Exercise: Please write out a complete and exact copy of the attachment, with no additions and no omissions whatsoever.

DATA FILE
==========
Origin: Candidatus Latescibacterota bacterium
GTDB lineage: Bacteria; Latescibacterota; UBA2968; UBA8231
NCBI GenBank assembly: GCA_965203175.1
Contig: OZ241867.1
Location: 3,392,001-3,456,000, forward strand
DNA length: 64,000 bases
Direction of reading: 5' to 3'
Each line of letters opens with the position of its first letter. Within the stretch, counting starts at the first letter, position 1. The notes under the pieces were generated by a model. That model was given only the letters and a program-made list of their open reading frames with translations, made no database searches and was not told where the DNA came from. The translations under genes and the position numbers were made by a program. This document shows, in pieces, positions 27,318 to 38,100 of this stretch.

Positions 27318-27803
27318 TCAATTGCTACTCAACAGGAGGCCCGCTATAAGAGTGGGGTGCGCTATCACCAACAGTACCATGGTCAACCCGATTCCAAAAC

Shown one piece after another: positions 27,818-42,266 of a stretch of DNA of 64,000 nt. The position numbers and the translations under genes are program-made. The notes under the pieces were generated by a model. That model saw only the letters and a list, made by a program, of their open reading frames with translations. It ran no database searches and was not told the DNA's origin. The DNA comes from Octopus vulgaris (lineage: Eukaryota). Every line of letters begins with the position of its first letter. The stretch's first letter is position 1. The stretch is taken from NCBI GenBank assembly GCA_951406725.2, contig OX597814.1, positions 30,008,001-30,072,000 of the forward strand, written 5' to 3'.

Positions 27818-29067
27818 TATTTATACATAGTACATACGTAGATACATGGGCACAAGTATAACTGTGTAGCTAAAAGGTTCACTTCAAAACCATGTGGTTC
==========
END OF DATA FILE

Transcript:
Origin: Candidatus Latescibacterota bacterium
GTDB lineage: Bacteria; Latescibacterota; UBA2968; UBA8231
NCBI GenBank assembly: GCA_965203175.1
Contig: OZ241867.1
Location: 3,392,001-3,456,000, forward strand
DNA length: 64,000 bases
Direction of reading: 5' to 3'
Each line of letters opens with the position of its first letter. Within the stretch, counting starts at the first letter, position 1. The notes under the pieces were generated by a model. That model was given only the letters and a program-made list of their open reading frames with translations, made no database searches and was not told where the DNA came from. The translations under genes and the position numbers were made by a program. This document shows, in pieces, positions 27,318 to 38,100 of this stretch.

Positions 27318-27803
27318 TCAATTGCTACTCAACAGGAGGCCCGCTATAAGAGTGGGGTGCGCTATCACCAACAGTACCATGGTCAACCCGATTCCAAAAC

Shown one piece after another: positions 27,818-42,266 of a stretch of DNA of 64,000 nt. The position numbers and the translations under genes are program-made. The notes under the pieces were generated by a model. That model saw only the letters and a list, made by a program, of their open reading frames with translations. It ran no database searches and was not told the DNA's origin. The DNA comes from Octopus vulgaris (lineage: Eukaryota). Every line of letters begins with the position of its first letter. The stretch's first letter is position 1. The stretch is taken from NCBI GenBank assembly GCA_951406725.2, contig OX597814.1, positions 30,008,001-30,072,000 of the forward strand, written 5' to 3'.

Positions 27818-29067
27818 TATTTATACATAGTACATACGTAGATACATGGGCACAAGTATAACTGTGTAGCTAAAAGGTTCACTTCAAAACCATGTGGTTC